Having an enlarged prostate gland is part of growing older. As the prostate grows, it becomes harder for men to urinate and fully empty the bladder. This leads to more frequent and urgent bathroom trips and even sometimes overflow urine incontinence.

Fortunately, there are several effective treatment options, including medications and surgeries that can shrink the prostate and relieve urinary symptoms. The most common surgery used to treat an enlarged prostate is called transurethral resection of the prostate, also called TURP for short.

TURP has been around for a long time. It has a solid track record but can have associated side effects perioperatively. These include low sodium levels in the blood, also known as hyponatremia, as well as bleeding.

A newer version of the procedure called “button TURP” is now available. Button TURP offers men an alternative to TURP, but is it safer or more effective? Read on to learn more.

The prostate is part of a man’s reproductive system. This walnut-sized gland sits between the bladder and pelvic floor muscles in front of the rectum. Its job is to produce fluid that mixes with sperm to form semen during ejaculation.

Men typically don’t have to think about their prostate until they age. Then it begins to grow, possibly due to changes in hormone production. An enlarged prostate is sometimes called benign prostatic hyperplasia (BPH).

As the prostate enlarges, it presses on the urethra, which is the tube that connects to the urinary bladder. Urine flows through the urethra on its way out of the penis. This pressure squeezes and narrows the urethral lumen and can block the flow of urine.

Doctors choose treatments for BPH based on the level of swelling in the prostate, your symptoms, and other factors. The most common treatments are:

  • medication to shrink the prostate
  • medication to relax the bladder neck and muscle within your prostatic urethra to make urinating easier
  • surgery to remove extra prostate tissue

The most common surgery for BPH is TURP. During this procedure, the surgeon inserts a well-lighted scope into the urethra and uses an electrical wire loop to cut and remove excess prostate tissue.

Button TURP, also called bipolar cautery vaporization, is a newer, less invasive variation of the procedure. Instead of a wire loop on the end of the scope, the surgeon uses a device with a small, button-shaped tip to vaporize prostate tissue.

Button TURP uses low-temperature plasma energy, instead of heat or electrical energy, to remove prostate tissue. Once the extra tissue is removed, the area around it is sealed off to prevent bleeding.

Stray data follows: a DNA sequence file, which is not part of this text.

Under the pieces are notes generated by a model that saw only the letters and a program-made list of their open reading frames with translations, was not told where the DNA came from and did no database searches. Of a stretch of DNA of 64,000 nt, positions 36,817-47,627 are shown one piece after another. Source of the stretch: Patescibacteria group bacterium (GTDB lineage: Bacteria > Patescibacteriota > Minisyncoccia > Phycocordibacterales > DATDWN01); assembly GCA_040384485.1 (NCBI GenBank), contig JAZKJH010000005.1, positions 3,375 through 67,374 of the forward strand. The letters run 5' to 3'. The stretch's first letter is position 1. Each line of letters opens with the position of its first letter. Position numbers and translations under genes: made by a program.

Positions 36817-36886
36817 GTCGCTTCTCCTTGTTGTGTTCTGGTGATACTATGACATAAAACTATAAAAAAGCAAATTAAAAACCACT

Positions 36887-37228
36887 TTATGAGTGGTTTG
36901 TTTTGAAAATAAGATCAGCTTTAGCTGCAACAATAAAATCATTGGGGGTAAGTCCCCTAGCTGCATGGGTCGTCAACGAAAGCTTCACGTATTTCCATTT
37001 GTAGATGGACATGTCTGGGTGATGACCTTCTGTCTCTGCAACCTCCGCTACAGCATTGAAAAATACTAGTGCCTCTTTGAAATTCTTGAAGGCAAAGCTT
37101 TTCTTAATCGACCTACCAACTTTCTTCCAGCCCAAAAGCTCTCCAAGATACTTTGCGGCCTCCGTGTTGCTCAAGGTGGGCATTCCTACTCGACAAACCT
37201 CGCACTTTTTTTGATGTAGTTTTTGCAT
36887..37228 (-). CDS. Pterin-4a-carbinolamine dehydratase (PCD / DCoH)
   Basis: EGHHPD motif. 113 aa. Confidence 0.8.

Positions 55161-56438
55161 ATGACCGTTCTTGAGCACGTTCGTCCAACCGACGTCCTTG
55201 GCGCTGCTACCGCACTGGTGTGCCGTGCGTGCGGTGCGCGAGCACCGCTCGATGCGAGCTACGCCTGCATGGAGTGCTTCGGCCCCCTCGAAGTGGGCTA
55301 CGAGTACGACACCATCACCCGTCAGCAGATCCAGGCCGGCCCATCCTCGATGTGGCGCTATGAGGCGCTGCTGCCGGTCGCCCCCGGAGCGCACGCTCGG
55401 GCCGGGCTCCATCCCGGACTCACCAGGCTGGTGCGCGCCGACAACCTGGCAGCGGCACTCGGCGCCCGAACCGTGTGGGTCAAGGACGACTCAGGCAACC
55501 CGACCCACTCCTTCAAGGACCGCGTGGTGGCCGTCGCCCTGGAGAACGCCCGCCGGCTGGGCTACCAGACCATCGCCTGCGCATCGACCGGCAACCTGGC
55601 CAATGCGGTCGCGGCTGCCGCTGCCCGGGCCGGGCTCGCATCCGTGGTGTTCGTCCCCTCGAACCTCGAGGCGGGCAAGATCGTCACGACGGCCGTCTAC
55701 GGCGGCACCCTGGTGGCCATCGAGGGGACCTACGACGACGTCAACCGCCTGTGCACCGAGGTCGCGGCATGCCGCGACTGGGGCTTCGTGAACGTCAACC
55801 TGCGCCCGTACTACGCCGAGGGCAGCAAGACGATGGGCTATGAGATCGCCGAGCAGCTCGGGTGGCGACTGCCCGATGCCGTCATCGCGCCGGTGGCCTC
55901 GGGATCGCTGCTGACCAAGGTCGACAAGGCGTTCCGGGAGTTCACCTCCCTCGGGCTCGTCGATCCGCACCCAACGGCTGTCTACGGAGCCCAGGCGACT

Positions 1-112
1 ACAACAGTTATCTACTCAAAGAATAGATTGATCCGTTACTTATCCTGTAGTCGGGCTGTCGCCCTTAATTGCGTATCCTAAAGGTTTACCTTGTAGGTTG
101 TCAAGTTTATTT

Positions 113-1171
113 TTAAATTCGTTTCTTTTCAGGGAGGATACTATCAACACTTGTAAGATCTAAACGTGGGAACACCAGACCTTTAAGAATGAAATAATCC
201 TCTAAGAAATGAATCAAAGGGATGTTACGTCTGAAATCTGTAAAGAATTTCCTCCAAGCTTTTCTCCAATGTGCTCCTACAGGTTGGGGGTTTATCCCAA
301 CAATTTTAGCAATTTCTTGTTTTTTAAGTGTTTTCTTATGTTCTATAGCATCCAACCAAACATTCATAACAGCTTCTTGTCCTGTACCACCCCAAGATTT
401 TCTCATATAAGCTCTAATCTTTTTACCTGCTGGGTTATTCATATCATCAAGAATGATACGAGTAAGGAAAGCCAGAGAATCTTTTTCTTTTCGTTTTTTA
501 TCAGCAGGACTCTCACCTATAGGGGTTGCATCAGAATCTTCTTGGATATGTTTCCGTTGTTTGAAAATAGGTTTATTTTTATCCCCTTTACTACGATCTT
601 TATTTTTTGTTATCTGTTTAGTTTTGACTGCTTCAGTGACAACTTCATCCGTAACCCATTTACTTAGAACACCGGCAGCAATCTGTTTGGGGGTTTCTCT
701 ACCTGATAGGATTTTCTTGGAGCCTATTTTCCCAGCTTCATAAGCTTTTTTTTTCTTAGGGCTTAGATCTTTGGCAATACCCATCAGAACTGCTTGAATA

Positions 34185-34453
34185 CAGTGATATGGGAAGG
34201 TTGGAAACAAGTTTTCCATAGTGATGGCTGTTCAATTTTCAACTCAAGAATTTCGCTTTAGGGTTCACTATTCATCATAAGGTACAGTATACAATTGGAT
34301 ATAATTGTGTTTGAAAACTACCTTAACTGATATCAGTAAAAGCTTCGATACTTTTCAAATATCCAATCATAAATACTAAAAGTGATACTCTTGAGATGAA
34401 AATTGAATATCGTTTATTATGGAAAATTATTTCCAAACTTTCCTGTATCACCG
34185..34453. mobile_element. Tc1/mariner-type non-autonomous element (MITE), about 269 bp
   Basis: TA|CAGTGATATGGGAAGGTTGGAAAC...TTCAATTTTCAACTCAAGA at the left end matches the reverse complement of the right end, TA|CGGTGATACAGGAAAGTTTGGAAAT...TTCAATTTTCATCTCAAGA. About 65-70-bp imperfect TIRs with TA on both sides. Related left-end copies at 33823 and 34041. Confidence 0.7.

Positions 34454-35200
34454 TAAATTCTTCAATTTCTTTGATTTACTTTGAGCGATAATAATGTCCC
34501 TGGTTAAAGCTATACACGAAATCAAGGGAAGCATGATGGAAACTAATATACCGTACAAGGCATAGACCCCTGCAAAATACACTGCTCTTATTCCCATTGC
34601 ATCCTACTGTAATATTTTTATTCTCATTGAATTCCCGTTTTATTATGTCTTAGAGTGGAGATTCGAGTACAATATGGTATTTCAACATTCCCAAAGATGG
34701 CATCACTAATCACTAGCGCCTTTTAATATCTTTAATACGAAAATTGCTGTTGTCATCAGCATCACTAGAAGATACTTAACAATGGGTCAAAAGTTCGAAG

Button, or bipolar, TURP is an umbrella term for a number of different treatments that aim to achieve the same overall outcome, but with different tools, techniques, or device manufactures.

Any procedure that uses an electrode “button” with bipolar vaporization is a button procedure. Innovations in the procedure involve modifying the shape of the button or making slight changes to the surgical techniques.

Button TURP appears to be just as effective as traditional TURP at shrinking the prostate. A few studies have hinted at some advantages of this newer procedure, but there isn’t much long-term evidence to prove that it’s any better than regular TURP.

One theoretical advantage of button TURP is that all the energy stays inside the device. In regular TURP, the electric current can leave the wire and damage tissues around the prostate.

Some studies have found that button TURP reduces complications, like bleeding after surgery. It may also lessen the time men need to use a catheter (a tube inside the urethra in the urinary bladder) for irrigation or drainage after surgery. Yet other studies have found no difference in complication rates.

One post-surgery problem button TURP does seem to prevent is a rare but very serious condition called TUR syndrome. During TURP, the surgeon washes out the surgical area with a low sodium solution to keep the area clean. Because this solution can get into the bloodstream in greater amounts through the venous areas of resected prostate tissue, it can cause dilution to a below-normal sodium level in the bloodstream.

In contrast, button TURP uses a saline solution with more sodium in it than what is used in a TURP, which seems to help prevent TUR syndrome. The reduced risk of TUR syndrome allows surgeons to spend more time doing the procedure. This means they can work on larger prostates or perform more complex surgeries with button TURP.

Button TURP doesn’t seem to have many more disadvantages than traditional TURP. It could possibly lead to more blockages in the prostatic urethra, an area of muscle in the urethra just below the urinary bladder, but some studies show otherwise. This type of blockage can make it harder to urinate normally and empty the bladder fully.

Discuss with your doctor whether you’re a good candidate for button TURP. This procedure might be an option if you have:

Talk to your doctor about all of your treatment options. Ask about the pros and cons of each based on your situation. Then you can decide together whether button TURP is the best choice for you.